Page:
How To Make Audiovisual Content EAA-Compliant

Henni Paulsen
Henni Paulsen
Posted in Subtitles
4 min read
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In this article, you'll learn all about the European Accessibility Act (EAA) and its requirements for making audiovisual content accessible through subtitles and captions. It also explains how automating the subtitling process can save you time and money, improve accessibility, and engage a broader audience. Article written by Henni Paulsen, June 2024.

To meet the European Accessibility Act requirements, especially if you’re publishing a lot of video content, automating the addition of subtitles and captions is key. This approach not only ensures compliance but also makes your content more accessible and engaging for all viewers. Let’s dive in!

What is the European Accessibility Act?

The European Accessibility Act (EAA) is a law of the European Parliament and of the European Council that took effect in April, 2019. The mandate addresses accessible products and services across the entire European Union (EU), replacing Member State rules, and by 2025, all Member States must be in compliance. Captions and subtitles for audiovisual (AV) media services are indispensable features for compliance with the EAA in order to make products and services accessible for deaf and hard of hearing individuals.

First proposed in 2011 as a complement to the EU's Web Accessibility Directive (which focused on the public sector and became law in 2016), the EAA began with a proposal by the European Commission to harmonize accessibility requirements. It incorporates inclusive design and accessibility standards for all manner of consumer information and public services.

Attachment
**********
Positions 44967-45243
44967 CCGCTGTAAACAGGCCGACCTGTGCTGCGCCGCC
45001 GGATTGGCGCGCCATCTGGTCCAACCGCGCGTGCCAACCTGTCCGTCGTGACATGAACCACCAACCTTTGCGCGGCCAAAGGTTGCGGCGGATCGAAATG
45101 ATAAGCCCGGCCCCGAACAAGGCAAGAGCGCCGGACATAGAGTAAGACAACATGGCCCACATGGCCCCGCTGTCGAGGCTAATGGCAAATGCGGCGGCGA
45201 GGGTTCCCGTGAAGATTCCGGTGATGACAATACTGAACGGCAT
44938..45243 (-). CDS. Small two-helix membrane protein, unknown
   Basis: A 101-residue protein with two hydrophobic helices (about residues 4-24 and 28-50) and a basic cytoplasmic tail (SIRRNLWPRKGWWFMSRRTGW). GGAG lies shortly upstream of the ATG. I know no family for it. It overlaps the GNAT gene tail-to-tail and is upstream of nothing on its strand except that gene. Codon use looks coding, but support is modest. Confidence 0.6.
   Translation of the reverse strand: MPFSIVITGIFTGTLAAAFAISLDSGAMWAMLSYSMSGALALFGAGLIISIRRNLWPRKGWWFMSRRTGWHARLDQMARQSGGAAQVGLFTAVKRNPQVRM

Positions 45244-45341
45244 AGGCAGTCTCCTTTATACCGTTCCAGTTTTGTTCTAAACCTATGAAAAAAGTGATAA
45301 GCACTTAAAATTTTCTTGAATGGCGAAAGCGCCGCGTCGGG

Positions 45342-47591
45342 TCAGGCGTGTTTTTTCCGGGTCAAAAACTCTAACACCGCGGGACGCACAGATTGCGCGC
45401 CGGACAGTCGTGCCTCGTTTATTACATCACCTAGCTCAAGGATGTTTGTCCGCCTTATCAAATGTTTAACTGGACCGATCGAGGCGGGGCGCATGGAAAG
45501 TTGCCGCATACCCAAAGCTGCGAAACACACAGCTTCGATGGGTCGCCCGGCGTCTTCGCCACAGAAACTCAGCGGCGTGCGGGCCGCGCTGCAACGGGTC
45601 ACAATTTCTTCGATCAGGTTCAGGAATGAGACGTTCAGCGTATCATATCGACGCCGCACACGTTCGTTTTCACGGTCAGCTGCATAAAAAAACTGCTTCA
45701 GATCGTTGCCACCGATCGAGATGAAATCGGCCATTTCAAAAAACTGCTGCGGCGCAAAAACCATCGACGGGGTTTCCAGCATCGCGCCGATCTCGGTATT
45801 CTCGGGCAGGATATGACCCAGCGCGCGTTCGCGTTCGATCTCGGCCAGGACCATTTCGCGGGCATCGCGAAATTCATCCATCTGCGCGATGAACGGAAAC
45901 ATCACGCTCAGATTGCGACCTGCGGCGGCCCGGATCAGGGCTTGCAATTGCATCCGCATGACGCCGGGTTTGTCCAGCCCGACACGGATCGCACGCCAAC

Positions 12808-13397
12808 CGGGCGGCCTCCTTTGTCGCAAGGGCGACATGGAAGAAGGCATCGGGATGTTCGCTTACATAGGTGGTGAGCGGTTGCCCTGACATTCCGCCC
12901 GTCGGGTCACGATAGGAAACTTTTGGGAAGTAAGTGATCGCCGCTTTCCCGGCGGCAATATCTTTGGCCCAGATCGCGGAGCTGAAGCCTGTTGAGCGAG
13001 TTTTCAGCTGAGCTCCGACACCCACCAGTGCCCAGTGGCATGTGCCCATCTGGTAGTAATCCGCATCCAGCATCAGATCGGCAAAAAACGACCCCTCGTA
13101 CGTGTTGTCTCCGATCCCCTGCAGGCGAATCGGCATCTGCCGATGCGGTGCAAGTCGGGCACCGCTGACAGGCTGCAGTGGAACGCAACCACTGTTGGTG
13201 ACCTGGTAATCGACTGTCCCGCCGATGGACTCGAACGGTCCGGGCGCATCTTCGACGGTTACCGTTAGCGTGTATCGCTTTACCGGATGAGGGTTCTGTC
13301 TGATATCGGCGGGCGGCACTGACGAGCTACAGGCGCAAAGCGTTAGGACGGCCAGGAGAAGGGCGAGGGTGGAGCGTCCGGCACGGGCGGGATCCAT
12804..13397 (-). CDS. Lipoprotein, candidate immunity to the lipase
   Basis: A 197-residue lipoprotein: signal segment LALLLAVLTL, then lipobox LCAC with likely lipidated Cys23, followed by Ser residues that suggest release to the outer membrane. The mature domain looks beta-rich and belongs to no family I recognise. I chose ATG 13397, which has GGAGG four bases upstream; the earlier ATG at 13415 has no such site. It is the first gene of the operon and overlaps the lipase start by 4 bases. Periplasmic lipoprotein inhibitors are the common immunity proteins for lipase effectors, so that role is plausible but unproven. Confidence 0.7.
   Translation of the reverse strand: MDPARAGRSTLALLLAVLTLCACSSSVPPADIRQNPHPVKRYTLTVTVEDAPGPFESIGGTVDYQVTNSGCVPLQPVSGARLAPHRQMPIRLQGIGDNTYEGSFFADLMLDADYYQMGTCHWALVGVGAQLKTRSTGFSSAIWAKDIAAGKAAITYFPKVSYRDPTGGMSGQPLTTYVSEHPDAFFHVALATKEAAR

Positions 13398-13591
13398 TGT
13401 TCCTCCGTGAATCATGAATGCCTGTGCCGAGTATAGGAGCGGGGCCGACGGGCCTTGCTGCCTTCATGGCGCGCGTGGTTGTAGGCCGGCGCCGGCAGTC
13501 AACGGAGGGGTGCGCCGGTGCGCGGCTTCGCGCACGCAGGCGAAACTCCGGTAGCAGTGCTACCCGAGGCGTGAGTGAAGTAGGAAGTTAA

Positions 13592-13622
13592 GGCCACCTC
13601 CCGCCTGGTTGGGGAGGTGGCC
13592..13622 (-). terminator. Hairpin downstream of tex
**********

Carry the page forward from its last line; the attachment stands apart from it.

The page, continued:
audiovisual content

As a result of the vast collection of standards along its development path, the EAA is quite comprehensive. Many committees worked through several years and myriad consultations with disability organizations, industry representatives, and accessibility experts to arrive at a detailed directive that ensures inclusivity for basically any type of product and service communication.

The directive’s requirements apply to public and private organizations with more than 10 employees and an annual turnover under EUR 2 million. All companies above the exception threshold need to ensure all their media is accessible. And soon. This article addresses compliance with subtitling and captioning systematically incorporated in audiovisual content.

Far Reaching Impact

The EAA refers to audiovisual media services as defined in a previously enacted EU rule, the 2010 Audiovisual Media Services Directive. According to this directive, audiovisual media services include mass media used “to inform, entertain, and educate the general public, and should include audiovisual commercial communication.” Private correspondence is excluded, but intra-office communications are not, which brings inclusivity into labor directives territory as well.

The pre-EAA rule considers that audiovisual media services have both cultural and economic value with increasing significance for societies, democracy, and education. While making such services accessible by way of features like subtitles for the deaf and hard of hearing (SDH) is mandatory only for companies above the threshold previously mentioned, it makes no sense, not even for single content creators, to ignore the directive.

Although compliance is a good reason for making content accessible, a single creator and companies of any size that add subtitles to valuable information, entertainment, marketing, or educational content can expect to expand their viewership, potentially on a global scale depending on the type of content and target language chosen.

Audiovisual Media Subtitling

The EAA requirements for audiovisual media services do not specifically mention captions or subtitles, but the need to add them is implied in the language: “services transmitted by electronic communications networks which are used to identify, select, receive information on, and view audiovisual media services and any provided features, such as subtitles for the deaf and hard of hearing, audio description, spoken subtitles and sign language interpretation.”